At least 30 Conservative MPs have signed letters calling for a vote of no confidence in David Cameron's leadership, a leading backbench rebel has said.
Speaking on condition of anonymity, the MP - who is believed to have signed one of those letters - told the Huffington Post UK that the number of signers is "into the 30s now".
Some 46 letters would need to be signed for a no confidence vote to be held.
As the HuffPost UK's Ned Simons reported in May: "Under Conservative Party rules a leadership election is triggered if 15% of Conservative MPs call for a no confidence vote in the leader. They do this by sending letters to the chairman of the party's backbench 1922 committee - currently Graham Brady.
"There are currently 304 Tory MPs in the Commons, so 46 of them would need to want to get rid of Cameron for a no confidence vote to be triggered."
In September 2012, it was reported that 14 Tory backbenchers had called for Cameron to go, with one of them named as Patrick Mercer (though the latter's decision to resign the Conservative whip on Friday, over an alleged lobbying scandal, now makes his letter to Brady invalid). A senior "Tory plotter" told the Daily Mail in May that "between 18 and 23 letters could go in overnight".
However, the stunning claim that the number of signed letters in Brady's possession has now crossed 30 will put renewed pressure on the prime minister, who has been battling with cabinet colleagues, rebellious backbenchers and disgruntled activists over the twin issues of Europe and same-sex marriage.
So, how long till the 'magic 46' is reached? A recent YouGov poll for the Sun put the Tories on 29%, 13 points behind Labour. The senior Conservative backbencher told HuffPost UK that the number could reach 46 and force a no confidence vote if "post the party conference [in October], we are still [polling] in the 20s." But the Tory rebel also added a disclaimer: "We are talking about MPs here. Labour MPs walked wide-eyed into defeat with Gordon Brown."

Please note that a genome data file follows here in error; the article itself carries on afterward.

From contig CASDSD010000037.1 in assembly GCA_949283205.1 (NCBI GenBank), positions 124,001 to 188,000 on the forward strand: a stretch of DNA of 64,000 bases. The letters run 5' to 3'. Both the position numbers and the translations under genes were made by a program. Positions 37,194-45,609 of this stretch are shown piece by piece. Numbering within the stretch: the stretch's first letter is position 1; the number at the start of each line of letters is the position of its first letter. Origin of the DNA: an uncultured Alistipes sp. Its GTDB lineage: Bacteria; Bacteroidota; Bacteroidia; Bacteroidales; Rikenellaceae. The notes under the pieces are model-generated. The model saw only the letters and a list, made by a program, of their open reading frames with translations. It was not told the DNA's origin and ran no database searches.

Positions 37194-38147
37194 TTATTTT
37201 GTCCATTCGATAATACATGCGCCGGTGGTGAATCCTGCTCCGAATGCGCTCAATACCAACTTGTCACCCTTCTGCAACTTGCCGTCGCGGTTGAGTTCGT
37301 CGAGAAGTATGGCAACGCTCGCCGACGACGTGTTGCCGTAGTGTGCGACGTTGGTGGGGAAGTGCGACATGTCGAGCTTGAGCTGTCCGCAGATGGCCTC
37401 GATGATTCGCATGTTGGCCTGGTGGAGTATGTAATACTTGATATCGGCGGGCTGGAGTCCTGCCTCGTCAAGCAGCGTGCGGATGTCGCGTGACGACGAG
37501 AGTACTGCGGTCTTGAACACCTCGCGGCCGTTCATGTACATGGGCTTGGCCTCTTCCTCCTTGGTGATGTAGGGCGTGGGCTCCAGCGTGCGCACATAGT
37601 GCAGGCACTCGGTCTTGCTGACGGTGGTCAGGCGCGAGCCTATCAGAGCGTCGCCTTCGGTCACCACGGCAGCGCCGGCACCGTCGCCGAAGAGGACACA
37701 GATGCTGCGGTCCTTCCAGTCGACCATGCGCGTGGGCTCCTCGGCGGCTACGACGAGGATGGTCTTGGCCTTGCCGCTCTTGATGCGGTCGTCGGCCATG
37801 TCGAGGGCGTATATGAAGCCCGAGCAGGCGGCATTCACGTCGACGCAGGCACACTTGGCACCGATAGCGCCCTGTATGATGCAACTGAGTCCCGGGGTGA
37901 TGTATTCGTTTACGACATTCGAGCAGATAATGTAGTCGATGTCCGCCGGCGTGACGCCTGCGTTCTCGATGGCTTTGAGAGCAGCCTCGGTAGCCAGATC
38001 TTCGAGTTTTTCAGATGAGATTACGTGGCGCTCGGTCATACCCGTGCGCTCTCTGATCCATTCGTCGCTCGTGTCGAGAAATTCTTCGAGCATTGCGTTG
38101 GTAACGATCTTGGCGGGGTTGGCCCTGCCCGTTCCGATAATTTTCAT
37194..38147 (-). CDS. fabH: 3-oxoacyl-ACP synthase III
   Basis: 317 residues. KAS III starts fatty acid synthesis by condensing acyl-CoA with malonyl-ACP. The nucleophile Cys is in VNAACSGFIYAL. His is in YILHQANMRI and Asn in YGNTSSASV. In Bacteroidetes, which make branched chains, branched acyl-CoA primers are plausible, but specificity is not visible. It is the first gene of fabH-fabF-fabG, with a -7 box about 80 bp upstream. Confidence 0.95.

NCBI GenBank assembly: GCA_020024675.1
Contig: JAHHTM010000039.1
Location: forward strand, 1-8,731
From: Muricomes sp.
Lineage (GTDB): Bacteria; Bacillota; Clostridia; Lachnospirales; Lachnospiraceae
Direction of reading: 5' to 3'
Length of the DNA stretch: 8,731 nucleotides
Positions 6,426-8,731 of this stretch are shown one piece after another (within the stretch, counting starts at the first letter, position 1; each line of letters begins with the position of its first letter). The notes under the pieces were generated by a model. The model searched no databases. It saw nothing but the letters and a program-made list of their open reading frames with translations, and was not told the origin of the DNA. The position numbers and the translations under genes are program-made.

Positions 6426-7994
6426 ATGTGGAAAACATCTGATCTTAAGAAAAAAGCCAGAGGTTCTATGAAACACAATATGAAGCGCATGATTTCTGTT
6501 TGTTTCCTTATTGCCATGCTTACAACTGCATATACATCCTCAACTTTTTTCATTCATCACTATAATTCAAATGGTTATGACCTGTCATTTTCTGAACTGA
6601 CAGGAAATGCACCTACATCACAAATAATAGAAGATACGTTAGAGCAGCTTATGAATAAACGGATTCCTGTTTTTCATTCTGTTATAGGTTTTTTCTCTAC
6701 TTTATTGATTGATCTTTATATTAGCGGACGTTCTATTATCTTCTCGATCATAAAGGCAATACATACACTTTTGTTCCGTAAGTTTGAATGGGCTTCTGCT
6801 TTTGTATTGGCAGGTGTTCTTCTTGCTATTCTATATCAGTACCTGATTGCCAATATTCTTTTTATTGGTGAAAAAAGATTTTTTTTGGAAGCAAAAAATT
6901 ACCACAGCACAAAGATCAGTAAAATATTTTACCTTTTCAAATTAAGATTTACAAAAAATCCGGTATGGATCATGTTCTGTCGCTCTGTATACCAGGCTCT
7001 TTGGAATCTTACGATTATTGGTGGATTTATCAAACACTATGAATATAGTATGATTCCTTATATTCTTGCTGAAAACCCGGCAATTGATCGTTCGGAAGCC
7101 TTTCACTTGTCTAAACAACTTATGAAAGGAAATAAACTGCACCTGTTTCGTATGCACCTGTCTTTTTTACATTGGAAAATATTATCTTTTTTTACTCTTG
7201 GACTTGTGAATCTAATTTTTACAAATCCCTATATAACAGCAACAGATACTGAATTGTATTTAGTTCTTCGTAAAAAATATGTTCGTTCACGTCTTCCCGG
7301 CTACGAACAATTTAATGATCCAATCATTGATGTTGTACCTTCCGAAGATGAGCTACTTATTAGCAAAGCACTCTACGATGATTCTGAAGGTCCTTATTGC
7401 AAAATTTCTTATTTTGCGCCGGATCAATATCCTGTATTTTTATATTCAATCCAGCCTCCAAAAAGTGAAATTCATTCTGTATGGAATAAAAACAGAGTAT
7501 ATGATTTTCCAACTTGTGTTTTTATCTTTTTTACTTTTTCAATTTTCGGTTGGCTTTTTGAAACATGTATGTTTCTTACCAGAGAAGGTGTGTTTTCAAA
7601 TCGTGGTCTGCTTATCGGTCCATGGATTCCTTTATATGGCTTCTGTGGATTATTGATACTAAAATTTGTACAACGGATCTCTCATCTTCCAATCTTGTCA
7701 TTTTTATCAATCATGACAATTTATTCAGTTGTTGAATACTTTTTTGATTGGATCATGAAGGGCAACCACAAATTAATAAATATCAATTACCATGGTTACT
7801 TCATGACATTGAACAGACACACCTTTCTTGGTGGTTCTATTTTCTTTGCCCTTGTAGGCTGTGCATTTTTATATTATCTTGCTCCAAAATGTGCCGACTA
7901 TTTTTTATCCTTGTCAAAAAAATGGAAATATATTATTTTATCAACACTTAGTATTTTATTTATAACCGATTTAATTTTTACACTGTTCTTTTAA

Under the Conservative Party's leadership rules, devised by former leader (and current foreign secretary) William Hague, if Cameron were to win the support of a simple majority of MPs in a no confidence vote, he would remain party leader and no further vote could be called for another 12 months. But if the PM were to lose, he would have to resign as Tory leader and would be barred from standing in a future leadership election.
In recent weeks, various Conservative cabinet ministers - including home secretary Theresa May, defence secretary Philip Hammond and education secretary Michael Gove - have been accused of being 'on manoeuvres' and positioning themselves ahead of a leadership contest. Last week, Cameron's former director of communications, Andy Coulson, used an article in GQ magazine to accuse Boris Johnson of wanting the prime minister to "fail miserably" at the next election and then take his job - a charge that the mayor of London has strenuously denied.
Only Brady knows the number of letters he has received. And not everyone agrees that the Conservative leader needs to start prepping for a no confidence vote. Another MP, who is also believed to have penned an anti-Cameron letter to Brady, told HuffPost UK that the number had not yet crossed 30. "I don't think the number is that high," he said. "I really don't."